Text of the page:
Compress & Optimize Images Up to 90% With

In the past, we’ve covered plenty of image optimization tips for web designers. But new tools spring up all the time and Compressor is one of the best.

It’s a free web app that can take any number of images (under 10MB) and optimize their file size without quality loss. Typically, when exporting images in Photoshop you’ll notice artifacts if you dramatically lower export quality.

But with Compressor, you won’t find any artifacts—even though your images can have file sizes reduced by 20%-50% or more.

compressor io homepage

Right now, the project runs entirely in the browser but it may come with a downloadable program in the future. It supports four image formats:

  1. JPEG
  2. PNG
  3. GIF
  4. SVG

Note all of these formats can run on the web, so it’s the perfect tool for web designers who want to reduce the size of HTTP requests. Images are typically the biggest bottlenecks for site optimization and that’s where Compressor can help.

To get started, just visit the “Upload” page or click the “Try it!” button from the home page. This brings you to a new screen where you can choose between “lossy” or “lossless” before uploading your file.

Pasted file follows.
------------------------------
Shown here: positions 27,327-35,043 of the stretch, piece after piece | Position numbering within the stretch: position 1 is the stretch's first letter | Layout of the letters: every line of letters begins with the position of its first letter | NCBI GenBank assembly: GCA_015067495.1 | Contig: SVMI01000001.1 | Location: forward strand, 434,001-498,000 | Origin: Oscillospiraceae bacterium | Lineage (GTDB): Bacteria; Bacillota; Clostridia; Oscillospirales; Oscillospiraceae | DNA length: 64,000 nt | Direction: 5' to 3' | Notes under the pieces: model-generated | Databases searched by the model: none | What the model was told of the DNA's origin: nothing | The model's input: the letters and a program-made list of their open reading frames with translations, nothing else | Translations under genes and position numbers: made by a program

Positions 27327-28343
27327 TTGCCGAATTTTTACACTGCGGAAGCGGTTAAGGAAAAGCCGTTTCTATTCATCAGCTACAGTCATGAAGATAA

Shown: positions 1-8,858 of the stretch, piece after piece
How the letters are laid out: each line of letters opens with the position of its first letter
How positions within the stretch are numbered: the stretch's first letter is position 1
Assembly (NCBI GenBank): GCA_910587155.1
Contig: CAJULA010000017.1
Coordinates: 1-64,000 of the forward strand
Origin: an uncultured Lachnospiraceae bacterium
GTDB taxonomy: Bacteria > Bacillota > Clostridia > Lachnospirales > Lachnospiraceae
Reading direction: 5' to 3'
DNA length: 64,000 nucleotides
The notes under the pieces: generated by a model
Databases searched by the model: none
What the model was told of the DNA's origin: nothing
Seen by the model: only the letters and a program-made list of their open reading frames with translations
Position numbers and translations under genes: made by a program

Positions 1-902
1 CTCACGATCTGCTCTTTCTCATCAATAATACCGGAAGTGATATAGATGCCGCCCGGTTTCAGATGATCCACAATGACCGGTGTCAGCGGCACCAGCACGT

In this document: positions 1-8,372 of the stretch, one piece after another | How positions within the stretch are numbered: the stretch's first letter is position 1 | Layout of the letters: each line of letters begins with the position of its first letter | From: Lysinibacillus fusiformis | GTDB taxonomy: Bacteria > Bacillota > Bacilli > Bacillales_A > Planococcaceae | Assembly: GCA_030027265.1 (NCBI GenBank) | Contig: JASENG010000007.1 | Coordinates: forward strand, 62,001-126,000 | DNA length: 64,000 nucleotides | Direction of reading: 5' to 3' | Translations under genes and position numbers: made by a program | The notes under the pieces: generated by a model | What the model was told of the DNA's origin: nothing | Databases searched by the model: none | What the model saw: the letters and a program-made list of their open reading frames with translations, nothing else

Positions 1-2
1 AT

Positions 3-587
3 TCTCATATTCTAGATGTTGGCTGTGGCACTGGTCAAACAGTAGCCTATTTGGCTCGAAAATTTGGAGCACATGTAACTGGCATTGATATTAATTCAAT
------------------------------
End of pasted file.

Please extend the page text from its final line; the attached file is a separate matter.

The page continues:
compressor upload

These two options define whether the original data of the image can be recovered by decompressing at a later date. Lossless compression reduces the file size while keeping original data intact and accessible by decompressing the data later.

Usually, people use these terms when discussing MP3s or audio compression. But it applies to all compression, images as well.

If you don’t care much about the extra data, then Lossy compression is fine.

Now click the “Upload” field and select an image from your computer. All the data processing is done on the server and once completed, you’ll see a neat comparison slider to study the original against the compressed version.

final compression page

Some images may see no difference in file size. Others may see a 15%-20% file size decrease, while others might see a decrease of 50% or more.

Compressor uses a number of free open source programs such as OptiPNG, JpegOptim, and Scour (among others). So it’s tough to say exactly how this process works, but I can say it works well.

Once the compression finishes, you can either download the new file or save it to cloud accounts like Dropbox or Google Drive.